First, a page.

This report has been contributed by Elizabeth Tammi, a student from Mercer University’s Center for Collaborative Journalism.
There are plenty of historic houses, parks and sites across Macon that all share one distinction -- they’re listed on the National Register of Historic Places.
According to the National Park Service, this register has been in place since 1966.
Some sites in Macon have been listed for decades. Others, like the Ruth Hartley Mosley Memorial Women’s Center, entered as recently as September 2017.
I visited the Cannonball House, which earned its spot on the register in the 1970s, to learn more about why a site like this qualified for the National Register of Historic Places.
Built in 1853, the house was damaged during the Civil War from Union forces, which led to its title as “Cannonball” House. It’s one of over 93,000 sites listed on the register.
Wayne Dobson, an employee at the Cannonball House, said that it’s more than the damage it sustained at war.
“Of course, that’s its claim to fame,” he said. “But it’s one of the very good examples of Greek revival architecture in Macon.”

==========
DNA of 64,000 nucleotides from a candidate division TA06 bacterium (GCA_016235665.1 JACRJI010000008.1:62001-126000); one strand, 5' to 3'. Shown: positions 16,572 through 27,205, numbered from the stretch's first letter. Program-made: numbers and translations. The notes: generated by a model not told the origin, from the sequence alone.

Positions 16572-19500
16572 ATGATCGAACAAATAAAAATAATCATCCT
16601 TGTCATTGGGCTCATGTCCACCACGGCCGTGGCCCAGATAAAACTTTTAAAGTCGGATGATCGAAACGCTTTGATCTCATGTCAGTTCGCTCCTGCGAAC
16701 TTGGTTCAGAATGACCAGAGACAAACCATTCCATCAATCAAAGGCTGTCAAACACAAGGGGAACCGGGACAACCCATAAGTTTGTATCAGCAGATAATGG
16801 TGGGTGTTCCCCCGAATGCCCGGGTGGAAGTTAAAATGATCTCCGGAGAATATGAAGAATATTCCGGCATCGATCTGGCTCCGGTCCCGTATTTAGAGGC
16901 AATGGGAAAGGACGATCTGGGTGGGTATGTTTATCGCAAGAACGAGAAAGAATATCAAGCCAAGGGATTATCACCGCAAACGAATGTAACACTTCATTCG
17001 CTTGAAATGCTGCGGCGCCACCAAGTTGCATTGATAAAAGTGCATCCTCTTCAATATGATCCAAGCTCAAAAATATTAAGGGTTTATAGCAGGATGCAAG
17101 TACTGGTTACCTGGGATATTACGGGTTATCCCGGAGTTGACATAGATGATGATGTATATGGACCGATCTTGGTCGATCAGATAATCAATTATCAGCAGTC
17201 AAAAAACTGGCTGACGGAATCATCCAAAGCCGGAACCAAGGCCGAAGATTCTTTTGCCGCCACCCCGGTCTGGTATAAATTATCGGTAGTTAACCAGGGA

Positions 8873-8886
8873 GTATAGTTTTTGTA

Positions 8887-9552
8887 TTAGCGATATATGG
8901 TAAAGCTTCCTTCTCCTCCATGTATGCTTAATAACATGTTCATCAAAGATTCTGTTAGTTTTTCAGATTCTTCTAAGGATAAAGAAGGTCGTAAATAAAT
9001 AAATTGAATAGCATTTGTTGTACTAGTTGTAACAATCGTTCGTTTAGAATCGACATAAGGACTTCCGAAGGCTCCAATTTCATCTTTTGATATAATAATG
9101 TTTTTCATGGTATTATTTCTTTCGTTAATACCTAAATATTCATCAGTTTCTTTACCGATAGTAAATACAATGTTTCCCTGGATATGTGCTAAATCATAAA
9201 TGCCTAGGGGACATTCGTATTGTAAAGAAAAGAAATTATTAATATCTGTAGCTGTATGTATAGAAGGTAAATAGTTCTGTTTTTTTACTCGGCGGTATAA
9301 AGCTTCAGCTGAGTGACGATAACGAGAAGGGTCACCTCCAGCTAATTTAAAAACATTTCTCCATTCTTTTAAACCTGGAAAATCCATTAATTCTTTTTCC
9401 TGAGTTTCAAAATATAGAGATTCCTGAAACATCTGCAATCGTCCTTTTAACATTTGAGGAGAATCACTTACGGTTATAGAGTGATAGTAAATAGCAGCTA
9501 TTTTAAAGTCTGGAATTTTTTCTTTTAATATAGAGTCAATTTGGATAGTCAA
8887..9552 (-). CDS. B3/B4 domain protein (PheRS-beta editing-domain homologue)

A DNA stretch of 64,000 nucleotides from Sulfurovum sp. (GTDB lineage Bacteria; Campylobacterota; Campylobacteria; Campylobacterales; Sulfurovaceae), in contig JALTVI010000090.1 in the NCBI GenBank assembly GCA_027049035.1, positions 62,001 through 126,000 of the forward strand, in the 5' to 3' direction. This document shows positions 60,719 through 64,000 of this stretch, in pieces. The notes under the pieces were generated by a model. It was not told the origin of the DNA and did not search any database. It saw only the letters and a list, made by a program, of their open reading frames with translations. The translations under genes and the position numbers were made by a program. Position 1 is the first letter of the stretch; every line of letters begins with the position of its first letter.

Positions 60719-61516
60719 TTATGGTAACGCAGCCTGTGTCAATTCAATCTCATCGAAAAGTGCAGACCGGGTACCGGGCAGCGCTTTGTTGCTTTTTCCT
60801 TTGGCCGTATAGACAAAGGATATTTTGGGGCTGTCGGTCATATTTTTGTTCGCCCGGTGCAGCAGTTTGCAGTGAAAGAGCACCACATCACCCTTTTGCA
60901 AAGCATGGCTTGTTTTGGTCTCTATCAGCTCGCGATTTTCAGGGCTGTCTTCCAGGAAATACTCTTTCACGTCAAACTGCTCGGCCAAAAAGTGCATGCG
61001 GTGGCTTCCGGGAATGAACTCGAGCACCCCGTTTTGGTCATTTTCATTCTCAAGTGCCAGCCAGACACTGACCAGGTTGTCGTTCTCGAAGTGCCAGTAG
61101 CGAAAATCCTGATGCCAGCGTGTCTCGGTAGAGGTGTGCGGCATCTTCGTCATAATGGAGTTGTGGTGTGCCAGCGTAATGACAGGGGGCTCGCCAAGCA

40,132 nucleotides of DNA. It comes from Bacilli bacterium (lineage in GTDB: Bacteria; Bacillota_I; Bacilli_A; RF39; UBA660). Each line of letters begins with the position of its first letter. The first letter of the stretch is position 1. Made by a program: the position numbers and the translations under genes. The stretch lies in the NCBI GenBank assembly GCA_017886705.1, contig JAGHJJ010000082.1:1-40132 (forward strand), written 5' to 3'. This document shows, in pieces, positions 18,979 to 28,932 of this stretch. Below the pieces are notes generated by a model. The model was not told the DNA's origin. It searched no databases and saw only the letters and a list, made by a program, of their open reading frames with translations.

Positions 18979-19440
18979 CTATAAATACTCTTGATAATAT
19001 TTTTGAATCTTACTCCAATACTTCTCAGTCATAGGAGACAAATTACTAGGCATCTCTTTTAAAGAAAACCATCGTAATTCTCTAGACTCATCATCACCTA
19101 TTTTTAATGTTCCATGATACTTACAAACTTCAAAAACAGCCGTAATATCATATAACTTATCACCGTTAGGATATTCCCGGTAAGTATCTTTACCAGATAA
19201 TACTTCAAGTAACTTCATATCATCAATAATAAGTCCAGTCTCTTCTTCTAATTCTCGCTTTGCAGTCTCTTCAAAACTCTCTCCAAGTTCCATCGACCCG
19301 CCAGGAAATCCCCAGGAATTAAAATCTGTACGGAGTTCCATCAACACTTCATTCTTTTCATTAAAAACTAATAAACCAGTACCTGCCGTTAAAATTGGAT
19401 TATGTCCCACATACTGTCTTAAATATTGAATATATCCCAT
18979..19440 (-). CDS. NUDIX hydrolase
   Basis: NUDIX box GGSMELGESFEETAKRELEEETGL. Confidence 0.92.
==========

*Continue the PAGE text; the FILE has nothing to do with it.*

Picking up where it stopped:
Dobson said there are plenty of homes in Macon similar to the Cannonball House in design and historic value.
“But there are very few where you can come in like this,” Dobson said. “This one and the Hay House are really the main two that are open on a daily basis.”
In order for any site, like the Cannonball House and the Hay House, to be added to the National Register of Historic Places, it must first be nominated to the respective State Historic Preservation Office.
According to the website for the National Park Service, a site is evaluated by its age, integrity and significance.
They said sites should be “generally at least 50 years old” and “still look much the way it did in the past."
Additionally, nominated sites need to be “associated with events, activities, or developments that were important in the past.”
Dobson said that Macon has no shortage of history present on its streets.
“Maybe things don’t stand out as much in Macon like this because, as you know, the movie industry films a lot here in Macon,” Dobson said. “I think one of the reasons they do that is, if you want a building that’s been built in the last 150 years, we’ve probably got it.”